How many recall this one?

For a few years in the late '50s-early-'60s, Ford marketed their Anglia in The US.
The Mercury-style roofline was distinctive, but not a whole lot of them were sold in The US.

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I don’t think I have ever seen on on the road. Did not know they sold them in the US.

Don’t recall seeing one, but I remember the name and pictures.

We had an Opel Kadett, from Germany. A better selling non-VW import of that era. IIRC a local Buick dealer sold them.

Remember Simca? Chrysler, IIRC.

“ORV engine” - what’s that?

I think I saw at least one, if you recall I grew up near Dinkytown, USA. Just off campus from the University of Minnesota. All sorts of imports were present in the 60s, including my POS Renault Caravelle.
I have seen them on British dramas.

I never saw that many. Probably no more than 8 or 10. Living adjacent to NYC, we probably got to see more foreign cars in those days than folks who lived in more remote areas.

Yes, they were sold by Buick dealers, just as Pontiac dealers sold Vauxhalls–albeit VERY few in comparison to Opels.

One of my brother’s friends was the son of a doctor, so that family had more disposable income than most in town, and that kid got an Opel for his 17th birthday. Even though it was reportedly a reliable car, his was painted lemon yellow and there were a lot of jokes about him driving a lemon.

Wikipedia says it had an overhead valve engine, so I’d guess that’s an unusual acronym for that. It also says the 0-60 time was 26.9 seconds, which sounds painful to me.

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In Sioux Falls in the late 60s the Buick dealer had the opel in the show room. I don’t recall the Pontiac dealer ever having a Vaux though.

Likely true.

I grew up close to a university whose profs tended to buy some of these obscure cars. In my neigbborhood we had a Triumph TR3, Morris Minor, Citroen DS, Volvo P1800, BMW 2002, MG Midget, and a Renault Dauphine. My aunt and uncle had an Opel Kadet wagon and an MGB. So I was exposed to some odd cars in the wilds of Ohio!

Maybe if Ford had put in the 1.5L version of the Kent engine for US sales it would have stood a chance.

ORV might mean “overhead valve, reverse flow” head. I found that description on line. Not quite sure what it means. In late 1967 that cylinder head was changed to a crossflow: inlet ports on one side, exhaust on the other.

I remember ca. 1960 the Buick dealer had a round neon sign. Under “Buick” it said “valve in head” - I guess that was a distinguishing thing at some time, maybe the 1940s-1950s. Were valves usually in the engine block?

Back in the '30s, Buicks were almost alone in having overhead valves, in an automotive marketplace dominated by flatheads. Valve In Head was Buick’s term for OHV, and it was worth mentioning as a feature in the '30s, '40s, and early '50s. By 1960, OHV was the norm, so that sign must have been really old.

It would be especially painful in the era of high-speed expressways, or–more accurately–it would be a significant safety hazard.

The Buick “Valve in Head” sign:

Yeah, those signs were already very old by the '60s.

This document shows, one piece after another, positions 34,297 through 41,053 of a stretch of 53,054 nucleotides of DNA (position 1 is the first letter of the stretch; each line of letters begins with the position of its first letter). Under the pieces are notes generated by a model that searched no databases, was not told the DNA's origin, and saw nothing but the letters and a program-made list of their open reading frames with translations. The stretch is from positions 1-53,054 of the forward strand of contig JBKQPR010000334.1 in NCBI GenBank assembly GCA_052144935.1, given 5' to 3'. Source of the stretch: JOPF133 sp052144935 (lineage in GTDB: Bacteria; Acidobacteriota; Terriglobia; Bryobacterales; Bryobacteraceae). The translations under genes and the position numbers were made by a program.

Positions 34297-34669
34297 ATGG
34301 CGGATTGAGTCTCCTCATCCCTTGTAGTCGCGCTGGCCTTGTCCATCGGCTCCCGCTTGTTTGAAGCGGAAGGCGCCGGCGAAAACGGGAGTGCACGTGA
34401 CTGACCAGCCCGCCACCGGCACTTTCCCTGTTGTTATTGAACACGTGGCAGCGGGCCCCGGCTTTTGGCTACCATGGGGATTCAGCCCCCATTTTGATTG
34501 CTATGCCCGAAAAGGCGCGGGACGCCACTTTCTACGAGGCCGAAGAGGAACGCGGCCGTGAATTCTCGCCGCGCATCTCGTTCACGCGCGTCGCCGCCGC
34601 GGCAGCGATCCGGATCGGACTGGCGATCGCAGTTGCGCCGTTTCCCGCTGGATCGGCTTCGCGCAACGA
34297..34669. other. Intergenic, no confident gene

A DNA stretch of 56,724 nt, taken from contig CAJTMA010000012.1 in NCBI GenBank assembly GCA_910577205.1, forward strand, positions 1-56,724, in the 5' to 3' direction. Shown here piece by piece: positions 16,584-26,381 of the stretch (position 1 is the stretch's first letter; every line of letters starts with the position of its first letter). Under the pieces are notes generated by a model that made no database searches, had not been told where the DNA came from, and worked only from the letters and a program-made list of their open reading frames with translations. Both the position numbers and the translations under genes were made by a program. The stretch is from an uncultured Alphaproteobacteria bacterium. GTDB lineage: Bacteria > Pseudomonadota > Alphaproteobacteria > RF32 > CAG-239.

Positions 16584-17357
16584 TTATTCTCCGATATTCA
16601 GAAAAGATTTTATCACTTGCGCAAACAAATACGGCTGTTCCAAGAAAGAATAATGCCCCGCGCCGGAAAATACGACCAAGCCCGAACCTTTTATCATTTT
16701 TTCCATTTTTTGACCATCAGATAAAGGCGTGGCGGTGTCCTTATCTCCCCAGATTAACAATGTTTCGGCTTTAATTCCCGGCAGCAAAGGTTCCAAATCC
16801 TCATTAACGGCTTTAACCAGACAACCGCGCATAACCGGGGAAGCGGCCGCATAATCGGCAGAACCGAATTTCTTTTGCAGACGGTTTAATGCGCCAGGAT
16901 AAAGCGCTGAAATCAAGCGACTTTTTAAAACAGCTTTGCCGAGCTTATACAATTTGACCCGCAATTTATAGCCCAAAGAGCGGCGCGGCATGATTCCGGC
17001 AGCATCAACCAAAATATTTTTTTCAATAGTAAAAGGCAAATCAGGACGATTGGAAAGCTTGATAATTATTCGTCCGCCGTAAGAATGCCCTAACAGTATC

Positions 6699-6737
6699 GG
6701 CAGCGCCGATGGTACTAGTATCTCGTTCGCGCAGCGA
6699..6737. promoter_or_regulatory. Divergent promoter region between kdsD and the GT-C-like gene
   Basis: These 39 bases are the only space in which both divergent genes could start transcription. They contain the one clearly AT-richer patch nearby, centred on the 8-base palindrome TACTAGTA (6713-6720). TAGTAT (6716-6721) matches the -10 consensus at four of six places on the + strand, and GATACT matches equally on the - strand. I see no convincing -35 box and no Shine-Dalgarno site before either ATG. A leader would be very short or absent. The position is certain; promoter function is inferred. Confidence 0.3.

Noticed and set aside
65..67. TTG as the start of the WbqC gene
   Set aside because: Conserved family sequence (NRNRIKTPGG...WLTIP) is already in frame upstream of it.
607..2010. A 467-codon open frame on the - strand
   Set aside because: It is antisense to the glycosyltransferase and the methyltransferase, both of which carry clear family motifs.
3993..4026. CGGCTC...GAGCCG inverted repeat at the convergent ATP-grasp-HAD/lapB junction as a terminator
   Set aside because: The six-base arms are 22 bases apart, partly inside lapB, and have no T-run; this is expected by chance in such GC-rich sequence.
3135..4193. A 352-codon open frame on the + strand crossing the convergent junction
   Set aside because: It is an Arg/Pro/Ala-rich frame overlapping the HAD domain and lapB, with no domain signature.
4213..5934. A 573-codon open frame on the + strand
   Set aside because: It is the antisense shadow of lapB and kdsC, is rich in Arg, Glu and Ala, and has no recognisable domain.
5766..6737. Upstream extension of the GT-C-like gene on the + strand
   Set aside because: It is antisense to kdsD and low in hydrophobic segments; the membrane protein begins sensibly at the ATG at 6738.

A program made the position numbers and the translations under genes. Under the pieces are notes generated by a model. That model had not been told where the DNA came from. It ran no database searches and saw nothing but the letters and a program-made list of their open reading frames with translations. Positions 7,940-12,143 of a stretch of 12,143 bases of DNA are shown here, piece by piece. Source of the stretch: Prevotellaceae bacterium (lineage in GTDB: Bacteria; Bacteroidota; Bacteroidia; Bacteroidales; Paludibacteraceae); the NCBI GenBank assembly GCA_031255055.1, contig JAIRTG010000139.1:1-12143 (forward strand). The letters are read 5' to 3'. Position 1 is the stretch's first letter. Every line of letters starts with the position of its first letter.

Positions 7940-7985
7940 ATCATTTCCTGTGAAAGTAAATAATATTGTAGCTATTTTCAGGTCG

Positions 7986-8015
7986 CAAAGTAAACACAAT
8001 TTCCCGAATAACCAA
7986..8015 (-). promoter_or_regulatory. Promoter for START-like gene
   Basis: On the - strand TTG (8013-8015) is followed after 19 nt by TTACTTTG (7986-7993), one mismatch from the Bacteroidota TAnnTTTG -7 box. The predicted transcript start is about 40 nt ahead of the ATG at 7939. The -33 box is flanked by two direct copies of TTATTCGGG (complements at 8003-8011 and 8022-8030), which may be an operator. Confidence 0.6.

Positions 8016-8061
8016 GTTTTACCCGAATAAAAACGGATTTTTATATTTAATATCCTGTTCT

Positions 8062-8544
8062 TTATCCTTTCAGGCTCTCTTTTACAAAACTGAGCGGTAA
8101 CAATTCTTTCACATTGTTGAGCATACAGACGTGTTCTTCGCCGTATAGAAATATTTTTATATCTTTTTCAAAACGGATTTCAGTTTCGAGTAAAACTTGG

A friend of mine had an Anglia “Pie wagon”, which was a panel van. Cool looking. I almost bought it from him but by the time I got ready to pull the trigger, he had just sold it.

My mother bought a 67 Simca. When she took it to the dealer for the first oil change, the dealer mechanic drained the transmission instead of the engine and then put 4 qts of oil on top of the 3 qt of factory fill (3 qt capacity) It ruined the transmission and they were never able to get the needed parts to repair it.

The dealers for American-made cars almost always had service departments that knew little to nothing about the foreign-made cars that they also sold. Your dealer was apparently a Chrysler dealer that was essentially forced to take-on the Simca line, and Chrysler probably didn’t mandate any special training for working on those Simcas.

When I bought my '74 Volvo, the dealership’s main line was Pontiac, and while their mechanics probably were knowledgeable about Pontiacs, they had little knowledge of Volvos. The first (of MANY) problems with my POS Volvo was the discovery that the heater put out zero heat, so back to the dealership it went, 2 days after taking delivery.

The service mgr told me that it was now “fixed and putting out great heat”, but there was no change. :rage:

The second visit produced a duplicate bogus statement, with no change in heater output. :face_with_symbols_over_mouth:

When I took it back for the third time I got VERY loud with the guy, and I guess that may have galvanized him into actually making sure that the mechanic really fixed it. When I picked it up, he explained that the no-heat problem resulted from the temperature control knob on the dashboard not being connected to the heater core. They took a heat control linkage from a car on the lot, and–finally–the heater actually worked.

In addition to suffering from inadequate engineering of the entire electrical system and the fuel system, my POS Volvo was very-badly assembled.

Chrysler dealers were also selling a more expensiveSimca model that had a Ford V8-60 flathead, surly, the last automotive use of that lump that existed because Henry Ford refused to build a six cylinder car.

If you want obscure how about the Plymouth Cricket. a 71 to 73 re-badged Hillman. My wife’s grandfather had a Hillman Minx.

Nothing weong with these cars in their home markets where gasoline was very expensive and cars were taxed by engine size but they were terrible for our conditions and far from parts and mechanics that knew them.

I too had a HS classmate get a 67 or 68 Opal Kadett, I thought they were ugly. The Opal GT sports car was nice but as I recall, not sold by Buick dealers.